One of the biggest problems with the sect is the extremes they’ve gone to in “teaching for doctrines the commandments of men” (in good old King James English). There have been no areas of life untouched by the rules and regulations of fallible men in the 40+ years of existence of this sect, from whether you can have a glass of wine with your dinner, to whether you can go on a family vacation, what you can do on that vacation, and who you can enjoy your recreation with. The rules (a.k.a. judgments) of the church have reached all the way into the sacred bedroom of a married couple, regulating such things as sexual positions (face to face), distance apart (6 to 12 inches), how often is “too much” (I’m not making this up), and which days of the week you can’t come together (Saturday and Sunday, apparently). Reading Song of Solomon would probably be a shock to their human-educated consciences.
The Pharisees in Jesus’ day set themselves up as interpreters of the law. So when the law said “Don’t work on the Sabbath,” the people would come to the Teachers to find out “What exactly can’t I do on the Sabbath?” Was it okay to rescue your ox from a ditch on the Sabbath? What’s the maximum distance you could walk on the Sabbath before it became “work?” Was it necessary to tithe your spices (mint, rue, and cumin), or just your money and your food staples like wheat and cattle?
These questions and many more were brought to the Pharisees–the self-proclaimed Teachers of the law–to get their judgments, and they happily obliged. When a new situation arose that didn’t fit the previous “rulings,” these Teachers of the Law would simply make up new rules to fill the gaps on where God simply wasn’t clear enough. In this way, Jewish tradition in Jesus’ day was composed of layer upon layer of these “judgments” that just became too burdensome for anyone to bear.

Does anyone not see the parallel? How many times will members of the church be forced (or counseled under the unspoken threat of withdrawal if they don’t comply) to follow the doctrines of men legislated at a May Meeting, or the personal opinion (a.k.a. “counsel”) of a fallible modern day Teacher of the Law?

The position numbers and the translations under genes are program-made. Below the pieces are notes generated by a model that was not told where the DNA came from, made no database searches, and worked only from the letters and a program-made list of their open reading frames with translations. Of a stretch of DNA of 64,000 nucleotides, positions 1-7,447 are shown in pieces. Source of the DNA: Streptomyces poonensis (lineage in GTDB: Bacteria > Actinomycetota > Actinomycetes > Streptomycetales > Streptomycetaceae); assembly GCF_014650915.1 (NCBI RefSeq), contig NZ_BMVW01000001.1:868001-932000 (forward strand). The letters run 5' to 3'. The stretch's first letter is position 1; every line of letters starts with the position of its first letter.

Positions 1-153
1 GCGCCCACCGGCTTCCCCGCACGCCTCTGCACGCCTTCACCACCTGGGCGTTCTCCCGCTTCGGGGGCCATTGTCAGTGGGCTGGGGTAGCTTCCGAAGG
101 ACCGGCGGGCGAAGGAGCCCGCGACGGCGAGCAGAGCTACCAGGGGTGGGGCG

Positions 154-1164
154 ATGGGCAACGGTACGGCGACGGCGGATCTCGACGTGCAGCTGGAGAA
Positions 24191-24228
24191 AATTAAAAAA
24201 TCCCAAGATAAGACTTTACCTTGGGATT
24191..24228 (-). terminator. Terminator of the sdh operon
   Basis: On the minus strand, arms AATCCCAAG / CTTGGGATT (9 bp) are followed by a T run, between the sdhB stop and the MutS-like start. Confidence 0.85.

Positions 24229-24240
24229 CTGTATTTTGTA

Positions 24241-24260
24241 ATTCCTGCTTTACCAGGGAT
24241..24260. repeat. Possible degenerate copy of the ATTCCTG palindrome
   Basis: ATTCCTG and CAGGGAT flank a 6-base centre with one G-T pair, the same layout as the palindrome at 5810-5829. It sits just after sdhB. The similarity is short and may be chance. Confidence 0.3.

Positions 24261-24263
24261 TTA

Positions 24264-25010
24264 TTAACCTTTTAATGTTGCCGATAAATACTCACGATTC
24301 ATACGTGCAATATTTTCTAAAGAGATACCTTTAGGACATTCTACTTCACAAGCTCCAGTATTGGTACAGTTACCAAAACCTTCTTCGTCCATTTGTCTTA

I can’t tell you how many times I’ve heard the line that the church hasn’t ever changed it’s doctrines, only it’s judgements or understandings. What is the difference? Do you not teach what you currently understand or “judge” to be true? And when do our understandings ever stop changing so we know we now have the final word? Answer: Never. Because we’re human and should never stop growing in our understanding. Trying to tell me the church doctrines have never changed is like trying to tell me the sky is purple when we can both look up and see otherwise.

To insist that church doctrines haven’t changed is fundamentally dishonest, although I believe it is primarily self-deception through semantical word games. The word “doctrine” simply means anything that is taught, no matter whether it’s from the pulpit or on a private phone call with a Teacher. If the Bible doesn’t provide clear rules for us, let it be up to an individual’s conscience to grow into an understanding of the truth on that subject.

Sure, teachers can offer their thoughts based on their experience and Biblical insight. But don’t bind those opinions on people–because that’s exactly what they are, opinions. Instead of teaching layer upon layer of doctrines of men, we should resolve to speak only where the Bible speaks, and be silent–completely–where the Bible is silent.

Matthew 15:9 – “But in vain they do worship me, teaching for doctrines the commandments of men.”

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